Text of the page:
American roots music honored in Oldham County

A new exhibit in the Oldham County Historical Society in La Grange explores the ethnic, regional and rural history of American music, from 18th century shape-note hymn singers to the current-day roots revival sounds of Alison Krauss, The Klezmatics, and Steve Riley and the Mamou Playboys.

“New Harmonies” is a Smithsonian traveling exhibit meant primarily for rural audiences in small towns without greater access to cultural programming. Dr. Nancy Stearns Theiss, Historical Society executive director, acknowledges that La Grange serves as a bedroom community for Louisville, but maintains that it also coexists as a rural small town, closer in spirit to neighboring Henry and Trimble counties.

The exhibit offers expected instruments like banjos and harmonicas with some of their less famous cousins, such as a Native American flute and a Diddley bow, an African proto-guitar made with a single string on a wooden board connected by two screws. An ancient radio broadcasts music from the “Grand Ole Opry,” while listening stations play examples of everything from singing cowboy songs to polka dances.

The Historical Society is home to one of the world’s largest collections of whiskey jugs, and they have wisely connected their jugs to the jug bands that began in Louisville almost a century ago. Guests are given complimentary kazoos and encouraged to play them while examining the jug band history lesson. Theiss hopes to work with the National Jug Band Jubilee festival later this summer.

Another local collection features displays of music like Dick Kallman’s 1968 “Oldham County Line” single, and a pair of guitars recently made by Oldham County Jail inmates out of materials like twisted trash bags, pizza boxes and pencils. Serious researchers can study the works of Louisville native Will “Shakespeare” Hayes, who wrote hundreds of songs in the 1800s, including “Evangeline” and, he claimed, “Dixie,” though that was never resolved.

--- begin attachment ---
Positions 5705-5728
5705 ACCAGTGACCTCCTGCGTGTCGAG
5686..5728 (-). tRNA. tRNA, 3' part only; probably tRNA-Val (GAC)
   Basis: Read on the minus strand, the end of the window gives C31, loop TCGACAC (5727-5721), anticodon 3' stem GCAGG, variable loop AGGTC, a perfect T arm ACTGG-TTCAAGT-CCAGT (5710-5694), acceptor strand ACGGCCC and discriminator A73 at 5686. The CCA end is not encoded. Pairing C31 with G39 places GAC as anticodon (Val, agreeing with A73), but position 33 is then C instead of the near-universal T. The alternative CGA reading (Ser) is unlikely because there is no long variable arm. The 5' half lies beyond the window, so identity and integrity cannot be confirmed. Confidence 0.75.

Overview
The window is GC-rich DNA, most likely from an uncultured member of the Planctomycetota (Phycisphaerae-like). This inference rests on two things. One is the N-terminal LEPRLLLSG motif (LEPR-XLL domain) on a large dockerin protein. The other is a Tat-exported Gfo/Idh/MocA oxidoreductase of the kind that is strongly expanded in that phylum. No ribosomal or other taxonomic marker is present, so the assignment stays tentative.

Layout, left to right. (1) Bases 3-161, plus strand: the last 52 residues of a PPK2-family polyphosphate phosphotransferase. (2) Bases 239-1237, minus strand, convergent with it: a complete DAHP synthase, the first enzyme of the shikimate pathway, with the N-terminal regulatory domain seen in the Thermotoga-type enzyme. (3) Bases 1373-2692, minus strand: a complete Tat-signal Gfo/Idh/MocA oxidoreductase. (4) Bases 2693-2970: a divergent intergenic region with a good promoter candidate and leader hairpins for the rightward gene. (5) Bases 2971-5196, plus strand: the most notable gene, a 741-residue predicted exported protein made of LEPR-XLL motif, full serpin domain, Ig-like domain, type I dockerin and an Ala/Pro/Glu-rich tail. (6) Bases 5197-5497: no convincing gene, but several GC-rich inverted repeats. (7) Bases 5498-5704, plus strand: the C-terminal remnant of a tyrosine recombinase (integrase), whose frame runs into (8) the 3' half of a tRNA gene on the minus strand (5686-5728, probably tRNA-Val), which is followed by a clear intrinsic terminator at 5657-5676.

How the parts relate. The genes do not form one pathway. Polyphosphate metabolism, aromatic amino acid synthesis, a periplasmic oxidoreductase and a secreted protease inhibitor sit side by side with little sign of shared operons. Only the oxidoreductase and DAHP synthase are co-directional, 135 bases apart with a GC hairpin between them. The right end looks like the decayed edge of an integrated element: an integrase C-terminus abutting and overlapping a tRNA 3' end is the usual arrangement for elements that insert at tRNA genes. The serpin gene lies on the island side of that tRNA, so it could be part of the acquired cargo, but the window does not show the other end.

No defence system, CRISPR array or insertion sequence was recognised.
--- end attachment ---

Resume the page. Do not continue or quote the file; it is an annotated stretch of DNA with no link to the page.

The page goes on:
There are album covers, famous and obscure, and tribute is paid to Alan Lomax and Moses Asch, 20th century documentarians of rural music. About the latter, the New Orleans writer Tom Piazza is quoted, “By taste and political conviction, Asch was attracted to the raw and the otherwise unheard,” and this exhibit does an admirable job of educating non-music geeks about important but perhaps under-praised pioneers like blues father Charlie Patton, gospel legend Thomas A. Dorsey and Tejano great Lydia Mendoza. (Those unfamiliar with the term “Tejano” can learn more at the exhibit.)

“I didn’t know the difference between Cajun and Zydeco” before the exhibit, says Theiss, and now she can answer those burning questions one might have on the topic.

A concert series at the nearby Irish Rover, Too restaurant, curated by Tom McShane of Crestwood’s Hewn from the Mountain instrument store, will accompany the museum’s work, featuring various forms of roots music from African-American spirituals to Irish harp, Saturday afternoons through April 21.

Theiss is also excited about their “April Fool’s Weird Music Competition.” The March 31 contest at the Oldham County Schools Arts Center will offer a $1,000 cash prize to the “winner,” proving that even Oldham County is joining the fight to keep Louisville weird.


‘New Harmonies: Celebrating American Roots Music’

Through April 21

Oldham County Historical Society

106 N. Second Ave., La Grange 222-0826